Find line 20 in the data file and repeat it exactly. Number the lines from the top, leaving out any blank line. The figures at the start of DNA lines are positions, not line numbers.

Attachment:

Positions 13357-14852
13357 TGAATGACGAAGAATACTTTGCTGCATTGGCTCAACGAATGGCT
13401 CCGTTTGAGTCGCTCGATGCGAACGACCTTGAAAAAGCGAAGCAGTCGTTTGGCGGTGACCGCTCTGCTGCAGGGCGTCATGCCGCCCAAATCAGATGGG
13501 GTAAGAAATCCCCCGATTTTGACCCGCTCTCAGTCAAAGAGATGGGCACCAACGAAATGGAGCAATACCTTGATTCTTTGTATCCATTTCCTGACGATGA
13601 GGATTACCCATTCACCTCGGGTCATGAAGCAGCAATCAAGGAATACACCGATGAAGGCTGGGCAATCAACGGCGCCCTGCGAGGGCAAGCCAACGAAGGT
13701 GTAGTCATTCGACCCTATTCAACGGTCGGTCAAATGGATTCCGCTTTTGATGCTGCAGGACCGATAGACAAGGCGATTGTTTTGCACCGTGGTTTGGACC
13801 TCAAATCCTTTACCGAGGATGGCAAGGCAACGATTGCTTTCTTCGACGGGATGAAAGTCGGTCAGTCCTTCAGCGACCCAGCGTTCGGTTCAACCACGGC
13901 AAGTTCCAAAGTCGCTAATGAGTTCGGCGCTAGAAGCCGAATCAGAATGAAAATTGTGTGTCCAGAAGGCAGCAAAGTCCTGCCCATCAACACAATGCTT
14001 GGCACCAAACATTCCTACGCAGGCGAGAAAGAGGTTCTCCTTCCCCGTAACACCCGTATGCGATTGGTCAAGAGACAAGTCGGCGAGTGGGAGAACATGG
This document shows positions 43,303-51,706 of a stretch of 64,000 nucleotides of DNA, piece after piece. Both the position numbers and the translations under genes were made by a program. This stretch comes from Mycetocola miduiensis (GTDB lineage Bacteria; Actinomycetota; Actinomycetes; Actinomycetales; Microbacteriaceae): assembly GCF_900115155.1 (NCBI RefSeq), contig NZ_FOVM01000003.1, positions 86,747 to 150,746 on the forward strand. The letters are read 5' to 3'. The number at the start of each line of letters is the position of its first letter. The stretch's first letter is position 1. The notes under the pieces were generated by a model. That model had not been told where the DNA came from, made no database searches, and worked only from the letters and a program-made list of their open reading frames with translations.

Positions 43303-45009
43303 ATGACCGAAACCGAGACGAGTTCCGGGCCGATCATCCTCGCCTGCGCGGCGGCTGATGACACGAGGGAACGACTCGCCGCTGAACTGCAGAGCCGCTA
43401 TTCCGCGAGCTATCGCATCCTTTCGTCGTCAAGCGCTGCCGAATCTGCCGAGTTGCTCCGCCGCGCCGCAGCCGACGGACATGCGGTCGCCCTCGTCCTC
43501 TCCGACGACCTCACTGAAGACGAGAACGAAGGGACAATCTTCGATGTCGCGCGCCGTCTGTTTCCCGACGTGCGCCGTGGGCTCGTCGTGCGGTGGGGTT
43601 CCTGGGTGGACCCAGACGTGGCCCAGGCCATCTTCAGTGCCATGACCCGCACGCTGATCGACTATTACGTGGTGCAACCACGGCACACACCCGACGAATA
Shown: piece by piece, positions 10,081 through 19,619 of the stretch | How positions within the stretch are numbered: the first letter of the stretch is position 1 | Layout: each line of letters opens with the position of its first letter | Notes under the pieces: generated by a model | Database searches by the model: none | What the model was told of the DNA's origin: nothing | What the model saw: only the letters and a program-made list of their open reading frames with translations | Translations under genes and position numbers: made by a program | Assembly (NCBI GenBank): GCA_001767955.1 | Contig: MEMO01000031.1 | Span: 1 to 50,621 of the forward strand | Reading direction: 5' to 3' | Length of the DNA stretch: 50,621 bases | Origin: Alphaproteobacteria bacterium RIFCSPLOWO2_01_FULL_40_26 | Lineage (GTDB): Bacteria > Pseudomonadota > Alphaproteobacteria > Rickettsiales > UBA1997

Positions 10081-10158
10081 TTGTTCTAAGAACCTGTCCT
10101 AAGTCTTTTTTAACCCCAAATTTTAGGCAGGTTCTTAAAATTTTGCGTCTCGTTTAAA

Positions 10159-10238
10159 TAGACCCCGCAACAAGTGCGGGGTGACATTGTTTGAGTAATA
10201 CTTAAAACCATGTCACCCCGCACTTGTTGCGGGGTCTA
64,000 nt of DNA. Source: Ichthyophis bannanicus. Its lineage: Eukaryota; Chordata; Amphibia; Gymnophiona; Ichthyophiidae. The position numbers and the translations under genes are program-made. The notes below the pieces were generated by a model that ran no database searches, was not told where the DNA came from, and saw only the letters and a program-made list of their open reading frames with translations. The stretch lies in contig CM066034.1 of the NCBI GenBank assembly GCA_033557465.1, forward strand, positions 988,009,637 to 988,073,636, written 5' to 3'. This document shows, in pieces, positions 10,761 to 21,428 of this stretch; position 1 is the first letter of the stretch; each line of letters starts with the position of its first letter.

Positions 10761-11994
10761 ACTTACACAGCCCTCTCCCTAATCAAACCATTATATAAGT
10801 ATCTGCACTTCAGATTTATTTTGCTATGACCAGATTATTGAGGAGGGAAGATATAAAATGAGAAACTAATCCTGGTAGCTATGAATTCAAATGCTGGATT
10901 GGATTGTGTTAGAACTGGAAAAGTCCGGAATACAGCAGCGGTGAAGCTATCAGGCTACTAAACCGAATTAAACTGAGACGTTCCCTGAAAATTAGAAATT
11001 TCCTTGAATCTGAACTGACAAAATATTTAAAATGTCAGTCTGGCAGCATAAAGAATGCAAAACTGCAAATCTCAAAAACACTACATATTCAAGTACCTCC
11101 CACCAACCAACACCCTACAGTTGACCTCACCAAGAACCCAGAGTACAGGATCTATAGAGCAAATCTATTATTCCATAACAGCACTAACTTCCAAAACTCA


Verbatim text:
Positions 10159-10238